Can existing intellectual property rights survive the rise of the machines?
by Jerry Bridge-Butler, Partner at Baron Warren Redfern
The word “intellectual” in the legal term “intellectual property” refers to the very human characteristic of being of the mind. IP is essentially any original thinking which has a value to us, be it music, inventions, business models, poems, films and so on. Humans have built complex legal structures around protecting IP, to ensure rightful ownership to those who came up with it. It makes logical sense to use that those who thought of it should own it. However, when it starts to become possible for IP to be artificially created this raises some rather fundamental questions about what IP actually is, and how the law should handle such AI generated content.
“Perhaps the bigger issue faced by copyright is the intriguing question of whether AI-generated songs, images and text infringe existing copyright protecting the source material the AI necessarily plunders to generate its own output.”
Jerry Bridge-Butler, Partner at Baron Warren Redfern, Chartered Patent Attorney and Chartered Trade Mark Attorney
The starting point for any discussion about IP protection is to acknowledge that there is no blanket law against copying. In the majority of instances you are free to copy what others do. Such a “right” is vested deep within the freedoms afforded to us by our democratic and free society, and by the imperative to prevent monopolies from occurring in any marketplace. We like to be free and we like there to be legitimate competition amongst suppliers. However, there are tightly defined instances when an IP owner can prevent others from copying them, so they have an exclusive monopoly right to exploit their work. The two most relevant areas of IP here are copyright, which protects works of art, and patents, which protect technical inventions. This is because AI has been applied to incredible effect already in both areas, posing the question of how the law should handle this IP. The original rationale behind providing exclusive rights like this is different in each case.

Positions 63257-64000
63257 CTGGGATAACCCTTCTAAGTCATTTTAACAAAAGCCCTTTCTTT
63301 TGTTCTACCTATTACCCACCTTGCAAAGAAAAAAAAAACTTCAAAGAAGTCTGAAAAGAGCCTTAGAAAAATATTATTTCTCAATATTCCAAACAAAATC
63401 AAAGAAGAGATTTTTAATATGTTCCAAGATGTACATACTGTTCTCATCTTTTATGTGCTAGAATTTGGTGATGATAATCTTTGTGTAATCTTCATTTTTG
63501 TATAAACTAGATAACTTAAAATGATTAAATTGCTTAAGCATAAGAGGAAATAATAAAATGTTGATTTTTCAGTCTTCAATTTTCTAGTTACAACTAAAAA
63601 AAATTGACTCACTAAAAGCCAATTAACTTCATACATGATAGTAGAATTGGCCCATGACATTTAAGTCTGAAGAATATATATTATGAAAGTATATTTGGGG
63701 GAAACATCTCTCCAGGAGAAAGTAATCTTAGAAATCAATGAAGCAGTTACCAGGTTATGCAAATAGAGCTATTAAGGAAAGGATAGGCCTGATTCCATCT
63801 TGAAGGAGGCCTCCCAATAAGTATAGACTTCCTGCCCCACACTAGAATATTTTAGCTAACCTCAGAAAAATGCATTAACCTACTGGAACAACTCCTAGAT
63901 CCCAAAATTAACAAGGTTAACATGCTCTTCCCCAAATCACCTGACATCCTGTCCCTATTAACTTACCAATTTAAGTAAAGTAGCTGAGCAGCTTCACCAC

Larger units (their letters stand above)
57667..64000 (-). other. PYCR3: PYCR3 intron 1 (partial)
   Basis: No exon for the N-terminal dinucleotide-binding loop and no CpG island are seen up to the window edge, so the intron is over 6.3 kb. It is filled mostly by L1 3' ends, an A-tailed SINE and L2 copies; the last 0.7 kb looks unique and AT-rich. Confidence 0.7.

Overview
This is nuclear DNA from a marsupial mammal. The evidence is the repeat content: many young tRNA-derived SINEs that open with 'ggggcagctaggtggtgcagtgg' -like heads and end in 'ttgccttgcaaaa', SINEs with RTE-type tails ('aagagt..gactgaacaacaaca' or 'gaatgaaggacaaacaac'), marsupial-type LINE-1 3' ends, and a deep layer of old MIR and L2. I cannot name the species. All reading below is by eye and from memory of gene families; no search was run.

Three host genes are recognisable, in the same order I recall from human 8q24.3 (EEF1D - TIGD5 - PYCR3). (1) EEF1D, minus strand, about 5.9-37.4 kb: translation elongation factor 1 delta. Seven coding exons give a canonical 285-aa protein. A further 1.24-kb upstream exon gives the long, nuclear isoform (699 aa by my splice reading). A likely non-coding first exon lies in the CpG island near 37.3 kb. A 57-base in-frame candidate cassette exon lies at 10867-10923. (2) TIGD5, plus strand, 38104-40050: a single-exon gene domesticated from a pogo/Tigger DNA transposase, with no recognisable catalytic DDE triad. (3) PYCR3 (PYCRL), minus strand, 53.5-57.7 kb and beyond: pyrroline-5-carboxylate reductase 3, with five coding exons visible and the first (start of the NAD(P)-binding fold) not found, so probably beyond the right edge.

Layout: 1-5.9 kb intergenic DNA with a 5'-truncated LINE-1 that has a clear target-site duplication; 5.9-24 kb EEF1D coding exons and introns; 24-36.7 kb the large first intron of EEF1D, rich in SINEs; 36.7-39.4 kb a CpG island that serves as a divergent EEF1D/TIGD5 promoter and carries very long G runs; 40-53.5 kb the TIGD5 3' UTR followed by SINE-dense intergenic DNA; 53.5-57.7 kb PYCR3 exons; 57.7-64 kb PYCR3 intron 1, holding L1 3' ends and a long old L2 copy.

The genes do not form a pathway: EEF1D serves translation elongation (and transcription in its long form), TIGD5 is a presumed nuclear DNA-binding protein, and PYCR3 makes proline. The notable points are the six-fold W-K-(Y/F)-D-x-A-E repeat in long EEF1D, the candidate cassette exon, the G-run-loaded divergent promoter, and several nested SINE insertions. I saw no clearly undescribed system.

- Copyright is intended to protect artistic output, and to ensure that only the creator can benefit from its exploitation. Copyright lasts for the life of the artist plus 70 years, which is an extremely long time and ensures that not only the artist but also their descendants benefit. There is little or no impact on our freedoms because copyright only does what it says on the tin, namely it provides the right to prevent actual copies. We’re all free to create our own original artistic works, as is our right.
- Patents are intended to stimulate investment in innovation, for the benefit of all mankind. Patent owners can enjoy a 20-year monopoly to use a new invention and recoup the original investment in R&D, and in return we can all use it after that.
So, what happens when content which is eligible for such protection is computer-generated? Would allowing AI content to be protected violate the principles behind granting such exclusive rights?
Copyright law in the UK does accommodate computer-generated content, and sets out that the owner of the work “shall be taken to be the person by whom the arrangements necessary for the creation of the work are undertaken”. Therefore, if you programme an AI programme to generate content, then you own it, and you have intellectual property protection. This provision was introduced more to simply address the legal notion of computer-generated content. However, the fierce advance of AI in recent times has created the prospect of one person being the owner of the copyright in a disproportionately large quantity of work in a very short space of time. It would be possible to ask an AI to generate 10,000 novels for example, and it would probably do it in less than an hour. Would it be right to grant the same exclusive rights to such a computer programmer as to an author who slaves their whole life to generate a fraction of the content? The only concession in the law at present is that the copyright only lasts 50 years from the date of creation, but this is still an extremely long time in IP terms.